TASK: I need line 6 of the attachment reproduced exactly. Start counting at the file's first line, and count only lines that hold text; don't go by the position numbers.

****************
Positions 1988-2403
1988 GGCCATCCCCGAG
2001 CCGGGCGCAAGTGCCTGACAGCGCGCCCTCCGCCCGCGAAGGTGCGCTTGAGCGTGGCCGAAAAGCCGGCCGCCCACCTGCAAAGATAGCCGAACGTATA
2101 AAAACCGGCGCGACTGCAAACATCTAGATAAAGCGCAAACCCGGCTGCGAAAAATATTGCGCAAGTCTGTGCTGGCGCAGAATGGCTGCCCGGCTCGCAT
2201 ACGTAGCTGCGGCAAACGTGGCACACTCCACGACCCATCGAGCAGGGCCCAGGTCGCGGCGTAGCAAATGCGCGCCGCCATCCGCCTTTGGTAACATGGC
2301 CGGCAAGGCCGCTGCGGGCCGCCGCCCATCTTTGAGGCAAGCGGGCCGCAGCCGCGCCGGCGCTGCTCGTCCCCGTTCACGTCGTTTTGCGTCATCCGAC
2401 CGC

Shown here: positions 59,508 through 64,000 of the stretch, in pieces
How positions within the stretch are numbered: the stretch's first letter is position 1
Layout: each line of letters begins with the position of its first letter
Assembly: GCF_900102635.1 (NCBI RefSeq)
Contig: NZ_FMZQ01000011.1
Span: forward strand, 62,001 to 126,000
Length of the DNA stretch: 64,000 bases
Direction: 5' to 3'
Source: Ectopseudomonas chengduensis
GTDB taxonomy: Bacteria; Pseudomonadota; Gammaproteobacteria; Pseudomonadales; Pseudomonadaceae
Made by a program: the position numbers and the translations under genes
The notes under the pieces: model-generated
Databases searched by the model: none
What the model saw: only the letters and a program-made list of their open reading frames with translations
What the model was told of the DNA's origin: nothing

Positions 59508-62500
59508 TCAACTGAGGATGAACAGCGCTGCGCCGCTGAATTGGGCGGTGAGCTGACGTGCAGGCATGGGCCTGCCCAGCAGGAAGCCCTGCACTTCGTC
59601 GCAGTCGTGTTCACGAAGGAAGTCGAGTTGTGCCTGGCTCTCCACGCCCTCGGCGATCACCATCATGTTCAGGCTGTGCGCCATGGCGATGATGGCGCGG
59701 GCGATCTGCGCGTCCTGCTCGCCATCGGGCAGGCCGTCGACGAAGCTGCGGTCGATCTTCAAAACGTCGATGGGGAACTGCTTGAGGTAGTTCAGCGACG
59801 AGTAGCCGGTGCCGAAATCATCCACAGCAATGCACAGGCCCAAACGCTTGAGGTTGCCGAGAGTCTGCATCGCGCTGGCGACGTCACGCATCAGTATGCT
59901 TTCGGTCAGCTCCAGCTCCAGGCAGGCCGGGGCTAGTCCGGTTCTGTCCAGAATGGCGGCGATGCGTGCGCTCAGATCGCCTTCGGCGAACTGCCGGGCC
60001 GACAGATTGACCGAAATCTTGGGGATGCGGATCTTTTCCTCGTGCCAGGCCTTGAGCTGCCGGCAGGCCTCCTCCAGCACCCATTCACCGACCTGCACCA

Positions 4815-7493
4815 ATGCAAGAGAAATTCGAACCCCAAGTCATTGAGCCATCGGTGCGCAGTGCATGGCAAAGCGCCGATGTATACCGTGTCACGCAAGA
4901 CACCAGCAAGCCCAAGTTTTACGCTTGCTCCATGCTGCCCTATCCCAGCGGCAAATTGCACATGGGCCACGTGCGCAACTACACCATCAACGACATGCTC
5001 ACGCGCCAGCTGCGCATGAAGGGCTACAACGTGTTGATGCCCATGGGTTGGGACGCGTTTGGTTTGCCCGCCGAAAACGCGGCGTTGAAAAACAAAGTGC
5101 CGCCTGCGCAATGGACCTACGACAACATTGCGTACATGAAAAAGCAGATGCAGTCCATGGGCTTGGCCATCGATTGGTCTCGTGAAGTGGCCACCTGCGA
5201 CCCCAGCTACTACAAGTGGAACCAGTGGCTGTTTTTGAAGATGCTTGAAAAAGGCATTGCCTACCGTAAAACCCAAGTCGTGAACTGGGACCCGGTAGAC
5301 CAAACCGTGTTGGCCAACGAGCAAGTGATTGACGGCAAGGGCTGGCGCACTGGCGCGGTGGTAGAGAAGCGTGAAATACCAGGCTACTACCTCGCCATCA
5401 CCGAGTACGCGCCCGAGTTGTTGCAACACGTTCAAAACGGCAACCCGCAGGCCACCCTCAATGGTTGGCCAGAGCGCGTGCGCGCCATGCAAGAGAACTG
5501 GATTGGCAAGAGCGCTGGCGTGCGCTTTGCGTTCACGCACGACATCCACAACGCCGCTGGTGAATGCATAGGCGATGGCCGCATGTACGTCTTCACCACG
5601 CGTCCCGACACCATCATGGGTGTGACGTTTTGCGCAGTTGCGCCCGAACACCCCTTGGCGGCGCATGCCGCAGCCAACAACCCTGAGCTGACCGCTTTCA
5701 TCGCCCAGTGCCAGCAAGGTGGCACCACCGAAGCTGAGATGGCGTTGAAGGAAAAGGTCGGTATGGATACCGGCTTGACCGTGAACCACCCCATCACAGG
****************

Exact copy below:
2301 CGGCAAGGCCGCTGCGGGCCGCCGCCCATCTTTGAGGCAAGCGGGCCGCAGCCGCGCCGGCGCTGCTCGTCCCCGTTCACGTCGTTTTGCGTCATCCGAC